<div class="s-prose s-prose--article">
    <p class="lede">Video is a bigger part of the web experience than ever before. With native browser support for <span class="caps">HTML5</span> video elements freeing us from the tyranny of plugins, and the availability of faster <strong>internet</strong> connections
        to the workplace, home and mobile networks, it’s now pretty straightforward to publish video in a way that can be consumed in all sorts of ways on all sorts of different web devices.</p>
    <p>I recently worked on a project where the client had shot some dedicated video shorts to publish on their site. They also had some <strong>five-second</strong> motion graphics produced to top and tail the videos with context and branding. This pretty
        common requirement is a great idea on the web, where a user might land at your video having followed a link and be viewing a page without much context.</p>
    <blockquote>
        <p>[I]t appears probable that the progenitors of man, either the males or females or both sexes, before acquiring the power of expressing their mutual love in articulate language, endeavoured to charm each other with musical notes and rhythm.</p>
        <footer>—Charles <span class="caps">DARWIN</span>, <cite>The Descent of Man, and Selection in Relation to Sex</cite>, 1871</footer>
    </blockquote>
    <p>Known as <em>bumpers</em>, these short introduction clips help brand a video and make it look a lot more professional.</p>
    <figure>
        <img src="https://media.24ways.org/2013/baxter/indexcards.jpg" alt="Index cards">
        <figcaption>Index cards represent each feature the rental property software would launch with.</figcaption>
    </figure>
    <figure>
        <div class="s-gallery">
            <img src="https://media.24ways.org/2013/baxter/indexcards.jpg" alt="Index cards">
            <img src="https://media.24ways.org/2013/baxter/indexcards.jpg" alt="Index cards">
        </div>
        <figcaption>Index cards represent each feature the rental property software would launch with.</figcaption>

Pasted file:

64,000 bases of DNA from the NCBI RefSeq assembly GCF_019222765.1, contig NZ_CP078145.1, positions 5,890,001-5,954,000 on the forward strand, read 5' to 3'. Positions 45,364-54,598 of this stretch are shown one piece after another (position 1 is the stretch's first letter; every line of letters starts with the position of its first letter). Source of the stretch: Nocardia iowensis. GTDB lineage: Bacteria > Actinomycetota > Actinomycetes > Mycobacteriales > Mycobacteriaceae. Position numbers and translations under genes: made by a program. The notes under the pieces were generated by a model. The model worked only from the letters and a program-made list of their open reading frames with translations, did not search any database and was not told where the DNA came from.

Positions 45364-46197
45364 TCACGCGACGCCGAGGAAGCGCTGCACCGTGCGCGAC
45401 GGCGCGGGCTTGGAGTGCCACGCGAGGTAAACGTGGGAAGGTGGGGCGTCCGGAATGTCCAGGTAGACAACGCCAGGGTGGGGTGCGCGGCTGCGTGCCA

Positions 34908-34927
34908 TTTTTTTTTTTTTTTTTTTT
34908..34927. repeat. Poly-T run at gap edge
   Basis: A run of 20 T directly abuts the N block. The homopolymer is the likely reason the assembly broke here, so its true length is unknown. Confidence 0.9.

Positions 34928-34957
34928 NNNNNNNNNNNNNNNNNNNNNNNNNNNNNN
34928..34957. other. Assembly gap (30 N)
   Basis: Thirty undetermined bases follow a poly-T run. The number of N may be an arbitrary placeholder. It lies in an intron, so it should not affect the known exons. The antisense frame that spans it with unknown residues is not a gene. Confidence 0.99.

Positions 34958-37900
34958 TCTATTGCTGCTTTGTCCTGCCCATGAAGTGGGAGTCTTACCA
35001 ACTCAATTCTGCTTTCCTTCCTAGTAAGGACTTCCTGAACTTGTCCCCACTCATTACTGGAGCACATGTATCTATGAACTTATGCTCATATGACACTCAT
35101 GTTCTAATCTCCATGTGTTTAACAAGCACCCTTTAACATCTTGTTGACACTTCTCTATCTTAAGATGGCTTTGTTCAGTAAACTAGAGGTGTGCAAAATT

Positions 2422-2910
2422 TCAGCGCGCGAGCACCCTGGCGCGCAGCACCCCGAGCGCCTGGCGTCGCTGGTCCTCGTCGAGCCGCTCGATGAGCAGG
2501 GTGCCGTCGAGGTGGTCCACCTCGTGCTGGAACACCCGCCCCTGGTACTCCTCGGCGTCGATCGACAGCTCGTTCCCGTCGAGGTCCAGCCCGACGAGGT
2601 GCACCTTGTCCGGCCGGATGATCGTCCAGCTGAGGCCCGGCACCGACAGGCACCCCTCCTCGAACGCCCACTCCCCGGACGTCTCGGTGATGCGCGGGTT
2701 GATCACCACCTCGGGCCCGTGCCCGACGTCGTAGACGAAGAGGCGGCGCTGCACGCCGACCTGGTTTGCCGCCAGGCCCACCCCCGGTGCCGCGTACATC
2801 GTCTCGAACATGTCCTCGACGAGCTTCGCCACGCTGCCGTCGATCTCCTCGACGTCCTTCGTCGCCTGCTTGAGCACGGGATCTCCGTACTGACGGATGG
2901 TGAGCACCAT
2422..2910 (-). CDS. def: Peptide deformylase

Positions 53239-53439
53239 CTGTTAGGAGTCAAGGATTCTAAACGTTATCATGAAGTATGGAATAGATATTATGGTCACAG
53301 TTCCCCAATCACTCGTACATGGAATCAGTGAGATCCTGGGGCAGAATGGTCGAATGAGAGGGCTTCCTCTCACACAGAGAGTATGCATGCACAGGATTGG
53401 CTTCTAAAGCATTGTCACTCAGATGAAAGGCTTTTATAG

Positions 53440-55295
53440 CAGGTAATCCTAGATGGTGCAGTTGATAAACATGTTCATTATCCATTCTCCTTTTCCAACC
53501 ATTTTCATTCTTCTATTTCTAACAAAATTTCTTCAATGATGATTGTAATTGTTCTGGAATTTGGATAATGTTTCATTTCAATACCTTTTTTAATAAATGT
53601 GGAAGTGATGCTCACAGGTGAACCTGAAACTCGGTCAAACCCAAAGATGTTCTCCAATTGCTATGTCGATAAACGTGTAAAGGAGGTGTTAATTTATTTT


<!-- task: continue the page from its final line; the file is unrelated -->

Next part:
</figure>
    <figure>
        <div class="s-gallery">
            <img src="https://media.24ways.org/2013/baxter/indexcards.jpg" alt="Index cards">
            <img src="https://media.24ways.org/2013/baxter/indexcards.jpg" alt="Index cards">
            <img src="https://media.24ways.org/2013/baxter/indexcards.jpg" alt="Index cards">
        </div>
        <figcaption>Index cards represent each feature the rental property software would launch with.</figcaption>
    </figure>
    <figure>
        <div class="s-gallery">
            <img src="https://media.24ways.org/2013/baxter/indexcards.jpg" alt="Index cards">
            <img src="https://media.24ways.org/2013/baxter/indexcards.jpg" alt="Index cards">
            <img src="https://media.24ways.org/2013/baxter/indexcards.jpg" alt="Index cards">
            <img src="https://media.24ways.org/2013/baxter/indexcards.jpg" alt="Index cards">
        </div>
        <figcaption>Index cards represent each feature the rental property software would launch with.</figcaption>
    </figure>
    <h2>Heading 2</h2>
    <p>The simplest way to add bumpers to a video would be to edit them on to the start and end of the video file itself. Cooking the bumpers into the video file is easy, but should you ever want to update them it can become a real headache. If the branding
        needs updating, for example, you’d need to re-edit and re-encode all your videos. Not a fun task.</p>
    <p>Save the document by pressing <kbd><kbd>Ctrl</kbd> + <kbd>S</kbd></kbd>
    </p>
    <p>There are many, many options for recording your screen, including QuickTime Player on Mac OS X (<kbd><kbd><samp>File</samp></kbd><kbd><samp>New Screen Recording</samp></kbd></kbd>), <a href="http://www.gifgrabber.com/">GifGrabber</a>, or <a href="http://giffingtool.com">Giffing Tool</a>        on Windows.</p>
    <p>Just <samp>sample</samp> text.</p>
    <h2>Heading 2…</h2>
    <h3>…followed by a heading 3</h3>
    <p>What if the bumpers could be added dynamically? That would enable you to use the same bumper for multiple videos (decreasing download time for users who might watch more than one) and to update the bumpers whenever you wanted. You could change them
        seasonally, update them for special promotions, run different advertising slots, perform multivariate testing, or even target different bumpers to different users.</p>
    <p><a href="#">View an example</a></p>
    <blockquote>
        <p>The responsive projects I’ve worked on have had a lot of success combining design and development into one hybrid phase, bringing the two teams into one highly collaborative group.</p>
        <ul>
            <li>A list inside a blockquote</li>
            <li>Is a very fine thing</li>
        </ul>
        <p>A lot of success combining design and development into one hybrid phase, bringing the two teams into one highly collaborative group.</p>
        <ol>
            <li>How about an ordered list</li>
            <li>Inside a blockquote, too?</li>
        </ol>
    </blockquote>
    <h3>Heading 3</h3>